The church of St. David and its surroundings continue to be vandalized almost on a daily basis: litter, condoms, sanitary towels, signs of drug use, and human excrement have had to be cleared away by the parishioners, the vast majority of whom are elderly. The latest event affected the church directly where the windows were smashed and graves desecrated. Church members, neighbors, and the police have worked to limit the amount of vandalism. One of the regular church attendants expressed her concern regarding the ongoing vandalism, "The costs and efforts to maintain and continue to preserve these local assets are immense. As a community, we seek to protect our village green and buildings for future generations (...) For almost 900 years it has been cherished and used by thousands of people near and far, as a place of spiritual peace and as a link between generations past and present".
Nottingham University confirmed on 25 August, that they had declined to install Father David Palmer, a priest of the Personal Ordinariate of Our lady of Walsingham, because of "the manner" he commented on his social media site, a university spokesperson said. Palmer was supposed to become the chaplain of both Nottingham University and Nottingham Trent University. While the latter instaled him the former invited Father Palmer to an interview in which he defended his posts about assisted suicide and abortion to go against the Catholic belief. After Bishop Patrick McKinney declined to propose another priest the University accepted to allow Father Palmer to celebrate mass as a "guest Priest".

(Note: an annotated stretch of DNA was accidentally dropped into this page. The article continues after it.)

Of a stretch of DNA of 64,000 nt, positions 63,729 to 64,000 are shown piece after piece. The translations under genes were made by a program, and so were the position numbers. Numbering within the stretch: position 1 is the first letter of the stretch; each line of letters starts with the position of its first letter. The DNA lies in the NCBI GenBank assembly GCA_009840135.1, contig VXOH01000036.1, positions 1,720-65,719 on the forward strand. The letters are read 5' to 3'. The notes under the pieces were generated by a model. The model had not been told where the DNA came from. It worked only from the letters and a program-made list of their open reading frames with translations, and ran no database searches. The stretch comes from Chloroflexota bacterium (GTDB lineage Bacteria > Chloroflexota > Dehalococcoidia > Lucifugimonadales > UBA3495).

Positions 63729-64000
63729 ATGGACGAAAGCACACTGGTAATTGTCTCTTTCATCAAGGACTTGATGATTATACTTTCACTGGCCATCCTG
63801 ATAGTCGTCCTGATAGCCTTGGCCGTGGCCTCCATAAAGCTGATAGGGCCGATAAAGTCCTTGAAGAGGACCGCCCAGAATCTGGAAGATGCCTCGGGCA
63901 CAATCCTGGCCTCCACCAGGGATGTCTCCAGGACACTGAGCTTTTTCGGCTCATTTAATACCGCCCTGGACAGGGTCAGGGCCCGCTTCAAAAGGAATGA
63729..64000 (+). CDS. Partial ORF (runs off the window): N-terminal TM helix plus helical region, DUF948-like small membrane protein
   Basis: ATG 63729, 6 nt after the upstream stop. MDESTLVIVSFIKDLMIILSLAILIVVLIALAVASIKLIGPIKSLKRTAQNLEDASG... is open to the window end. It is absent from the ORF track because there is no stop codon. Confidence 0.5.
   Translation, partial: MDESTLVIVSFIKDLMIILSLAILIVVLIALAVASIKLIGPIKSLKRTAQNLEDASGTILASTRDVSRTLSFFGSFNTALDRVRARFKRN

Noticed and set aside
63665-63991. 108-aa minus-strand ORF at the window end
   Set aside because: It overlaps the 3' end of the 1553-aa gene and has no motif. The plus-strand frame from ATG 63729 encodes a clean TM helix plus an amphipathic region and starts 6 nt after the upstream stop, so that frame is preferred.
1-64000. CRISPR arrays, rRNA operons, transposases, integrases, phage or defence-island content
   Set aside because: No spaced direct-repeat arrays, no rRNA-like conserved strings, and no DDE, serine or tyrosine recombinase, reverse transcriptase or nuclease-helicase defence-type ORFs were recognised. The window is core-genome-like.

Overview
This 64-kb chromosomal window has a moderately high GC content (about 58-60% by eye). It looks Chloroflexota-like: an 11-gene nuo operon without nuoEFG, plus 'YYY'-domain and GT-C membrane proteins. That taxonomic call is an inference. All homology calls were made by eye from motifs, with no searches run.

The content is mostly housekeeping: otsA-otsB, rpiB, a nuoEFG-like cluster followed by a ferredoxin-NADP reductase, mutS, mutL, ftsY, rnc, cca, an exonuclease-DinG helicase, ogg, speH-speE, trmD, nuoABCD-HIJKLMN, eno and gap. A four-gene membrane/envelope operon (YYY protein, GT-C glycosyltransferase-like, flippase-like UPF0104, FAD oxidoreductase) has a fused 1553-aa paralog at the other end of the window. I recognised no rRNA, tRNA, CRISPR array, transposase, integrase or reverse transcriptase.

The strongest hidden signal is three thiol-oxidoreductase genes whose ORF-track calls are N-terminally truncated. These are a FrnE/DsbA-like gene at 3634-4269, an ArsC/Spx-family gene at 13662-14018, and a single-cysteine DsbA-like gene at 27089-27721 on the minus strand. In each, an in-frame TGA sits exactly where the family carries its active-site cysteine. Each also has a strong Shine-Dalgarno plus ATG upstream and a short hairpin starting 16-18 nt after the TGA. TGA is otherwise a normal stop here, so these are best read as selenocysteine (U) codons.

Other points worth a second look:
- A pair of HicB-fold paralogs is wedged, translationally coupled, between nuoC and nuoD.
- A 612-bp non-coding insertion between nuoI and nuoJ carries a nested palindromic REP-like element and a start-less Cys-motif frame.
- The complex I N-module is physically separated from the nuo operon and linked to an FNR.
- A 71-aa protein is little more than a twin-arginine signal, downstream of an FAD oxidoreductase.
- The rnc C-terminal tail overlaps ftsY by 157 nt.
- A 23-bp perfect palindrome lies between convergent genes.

In 2018 Christian A&E doctor David Mackereth was fired from his position because of his deeply held belief that God created humankind male and female. An employment tribunal consequently ruled that Davids belief is not 'worthy of respect in a democratic society' and that the Christian belief is 'incompatible with human dignity'. Supported by the Christian Legal Centre Dr David Mackereth is now appealing the ruling, which legally states that Christians could be discriminated against, as their belief is not protected by the Equality Act. The first hearing is expected to start this autumn, probably in October.
UK's Minister for the School System, Baroness Berridge, took a clear position regarding collective worship in state-funded schools in England and Wales. Her statement came as a response to the National Secular Society (NSS), who asked the Government in a letter to repeal the law regarding the daily act of collective worship in schools earlier this year. In their statement, they asked to replace collective worship with secular worship, Berridge referred in her statement to the School Standards and Framework Act from 1998, which declares that state-funded schools in England and Wales must conduct acts of collective worship "wholly or mainly of a broadly Christian character". Nick Gibb, the Minister for School Standards stated in March that "the department would remind schools of their duties if needed".